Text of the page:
Art and Leadership – a two-way street

My observations both as a singer participant and a leader myself, are that the best examples of such learning environments exist when both sides are completely open with the other, and come to the experience with a willingness to engage at a personal level.

There is a growing dialogue between business and the arts at a number of levels. Arts organisations are increasingly aware of the need to run as efficient businesses, and there has long been an association between the corporate and cultural sectors in terms of sponsorship and support, whether monetary in nature, or simply the display of work in an office environment. Such connections however, risk being superficial and self-serving; just part of a box-ticking strategy of corporate social responsibility on the one hand, or a simple need for financial support on the other.

Coming from an arts administration background, alongside my long-standing involvement in leadership training and executive education, I am well placed to both observe such links, and suggest ways in which they might be deepened, strengthened, and fundamentally altered to the long-term benefit of both sectors.

photo by Katrinet (http://www.flickr.com/photos/fuzzyblue/)

Involvement with Peter Hanke’s ‘Leadership as a performing art’ sessions over the last nine years has shown me that using an aesthetic and experiential medium as a learning tool – in this case choral music – can have profound effects on those taking part. Participants who profess no musical skill whatsoever can, and do, have a relevant and interesting impact on the skilled professional musicians they are leading. Not only that, they experience a more immediate feedback loop than they ever have before, also experiencing the effects of detail scrutiny of every aspect of their leadership persona. Whether this results in recognition of traits unacknowledged, or the opening up of entirely new areas of leadership expression, such direct connections between talented professionals in two different fields provide both direct experiential learning, and a new perspective.

I would suggest however, that there is a risk of this sort of work being seen as ‘one-way’. To superficially characterise an extreme position in the arts:

 “we artists – who operate on a different plain from you practical business people – can help you understand things that we know and you don’t. It’s slightly demeaning as really it’s all about our art, but we will open up some areas of our experience to help you understand.”

Adoption of this sort of attitude fails to recognise that the arts do not exist in a bubble, and that while we must of course pursue excellence, insularity and dismissiveness are rarely positive ways to achieve it. However focussed we are on a particular goal or result, an unwillingness to stand back and take in an alternative perspective risks underachievement. Similarly, if the contributions of all of those involved, both practical and creative, are not harnessed, we shackle ourselves. It is here that good leadership shines through, both in business and performance art – the job of the leader in this context being to provide the direction and framework in which his people can perform, with a result that is greater than the sum of its parts.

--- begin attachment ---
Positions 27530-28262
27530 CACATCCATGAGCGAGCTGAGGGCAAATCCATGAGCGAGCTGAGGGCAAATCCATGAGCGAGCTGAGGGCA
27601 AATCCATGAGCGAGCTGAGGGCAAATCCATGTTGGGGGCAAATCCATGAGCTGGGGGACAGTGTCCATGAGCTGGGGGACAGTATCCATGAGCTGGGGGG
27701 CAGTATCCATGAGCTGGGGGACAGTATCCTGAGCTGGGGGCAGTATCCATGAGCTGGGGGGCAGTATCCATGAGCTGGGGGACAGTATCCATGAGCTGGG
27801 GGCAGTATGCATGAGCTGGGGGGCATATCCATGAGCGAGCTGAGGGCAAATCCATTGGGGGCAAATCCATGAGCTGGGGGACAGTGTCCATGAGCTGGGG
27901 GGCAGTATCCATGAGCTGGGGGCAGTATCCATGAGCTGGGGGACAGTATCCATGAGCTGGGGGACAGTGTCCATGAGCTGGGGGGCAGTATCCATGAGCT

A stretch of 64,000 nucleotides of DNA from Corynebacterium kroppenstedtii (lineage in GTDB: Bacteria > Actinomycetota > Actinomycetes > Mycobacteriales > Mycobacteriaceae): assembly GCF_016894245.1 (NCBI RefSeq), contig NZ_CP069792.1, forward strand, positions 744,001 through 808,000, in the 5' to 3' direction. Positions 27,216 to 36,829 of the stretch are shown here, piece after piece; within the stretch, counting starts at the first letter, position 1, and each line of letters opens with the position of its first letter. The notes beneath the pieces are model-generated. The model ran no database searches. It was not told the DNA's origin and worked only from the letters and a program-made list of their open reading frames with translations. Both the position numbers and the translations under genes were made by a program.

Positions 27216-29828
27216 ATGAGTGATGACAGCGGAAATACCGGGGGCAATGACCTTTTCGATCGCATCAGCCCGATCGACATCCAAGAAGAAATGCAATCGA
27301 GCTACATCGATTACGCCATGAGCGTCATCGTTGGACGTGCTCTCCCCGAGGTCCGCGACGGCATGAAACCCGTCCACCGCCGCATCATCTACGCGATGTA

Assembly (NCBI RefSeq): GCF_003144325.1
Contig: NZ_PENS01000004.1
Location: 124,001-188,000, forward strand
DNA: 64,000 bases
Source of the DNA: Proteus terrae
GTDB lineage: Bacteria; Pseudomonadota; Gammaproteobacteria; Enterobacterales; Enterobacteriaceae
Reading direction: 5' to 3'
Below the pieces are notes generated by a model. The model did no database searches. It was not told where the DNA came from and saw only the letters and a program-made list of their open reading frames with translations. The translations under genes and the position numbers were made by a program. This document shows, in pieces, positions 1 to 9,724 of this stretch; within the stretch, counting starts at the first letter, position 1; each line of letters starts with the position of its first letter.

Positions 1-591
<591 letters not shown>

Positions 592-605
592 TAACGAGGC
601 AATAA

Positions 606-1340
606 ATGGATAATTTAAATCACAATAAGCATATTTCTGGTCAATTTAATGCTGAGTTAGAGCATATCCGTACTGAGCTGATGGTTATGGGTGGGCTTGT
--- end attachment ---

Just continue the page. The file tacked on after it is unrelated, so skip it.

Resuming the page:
My observations both as a singer participant and a leader myself, are that the best examples of such learning environments exist when both sides are completely open with the other, and come to the experience with a willingness to engage at a personal level. We in the arts actually have much to learn from those in business, and not just about profitability and efficiency. Stood in front of a group of singers with a few minutes introductory training, talented leaders are able to engage with the task and quickly discover ways to empower and assist the specialists around them in the pursuit of a common, shared goal (even though, in an important sense, the leader knows little about what this goal might be). I can think of numerous professional conductors for whom I have worked who lack this fundamental skill of connecting with people, inspiring them to contribute, despite their technical mastery.

Musical performance is a fundamentally collective endeavour, in which specialist team must collaborate in a systematic fashion to produce a result, but good art occurs when that result is not ‘identikit’ – performance is not simply a reproduction of rehearsal. Similarly, in the contemporary knowledge-based economy, the machine metaphors so beloved of much management theory begin to break down, to be replaced by structured creativity and innovation. The leadership challenge in both environments becomes one of inspiration and connection, rather than one focussed on productivity and output.

There is a substantial agenda here around self-awareness too, and not just for those who volunteer to conduct. As a member of the group being led (whether active singer or passive observer), I not only recognise what it is about others that has a particular effect, but also what that effect is upon me. What do I see in front of me that I relate to, or indeed that fails to be inspire me? What do I look for in a leader, and how do I react when I see it, or don’t see it?

This again is where openness, both at a group and personal level, is key for successful learning environments: the sharing in a collective exercise of trust and exploration, and with clear opportunities to both experience and learn about leadership reality in an extremely personal fashion.

 

 

About author
Singer, conductor, consultant. Director of Musica Beata, and Exart Performances partner.
Submit your comment

Please enter your name

Please enter a valid email address

Please enter your message

Exart Performances © 2018 All Rights Reserved

Designed by WPSHOWER